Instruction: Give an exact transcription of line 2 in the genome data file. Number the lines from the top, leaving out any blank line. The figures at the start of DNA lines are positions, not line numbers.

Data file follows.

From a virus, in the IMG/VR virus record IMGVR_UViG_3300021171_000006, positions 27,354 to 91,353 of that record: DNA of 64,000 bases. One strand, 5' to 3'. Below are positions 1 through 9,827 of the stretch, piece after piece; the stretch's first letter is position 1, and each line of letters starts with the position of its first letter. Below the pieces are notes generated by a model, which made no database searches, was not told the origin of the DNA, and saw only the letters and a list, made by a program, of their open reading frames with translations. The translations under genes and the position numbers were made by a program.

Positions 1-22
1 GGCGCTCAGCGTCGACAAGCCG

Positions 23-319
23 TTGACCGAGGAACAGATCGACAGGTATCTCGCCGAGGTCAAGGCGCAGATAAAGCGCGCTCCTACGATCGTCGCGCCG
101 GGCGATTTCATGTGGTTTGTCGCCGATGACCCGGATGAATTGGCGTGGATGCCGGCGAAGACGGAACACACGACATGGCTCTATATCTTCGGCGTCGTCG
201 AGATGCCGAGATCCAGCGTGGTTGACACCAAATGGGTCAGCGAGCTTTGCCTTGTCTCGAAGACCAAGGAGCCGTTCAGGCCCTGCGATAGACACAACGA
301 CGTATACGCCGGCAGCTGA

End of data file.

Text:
Positions 1-22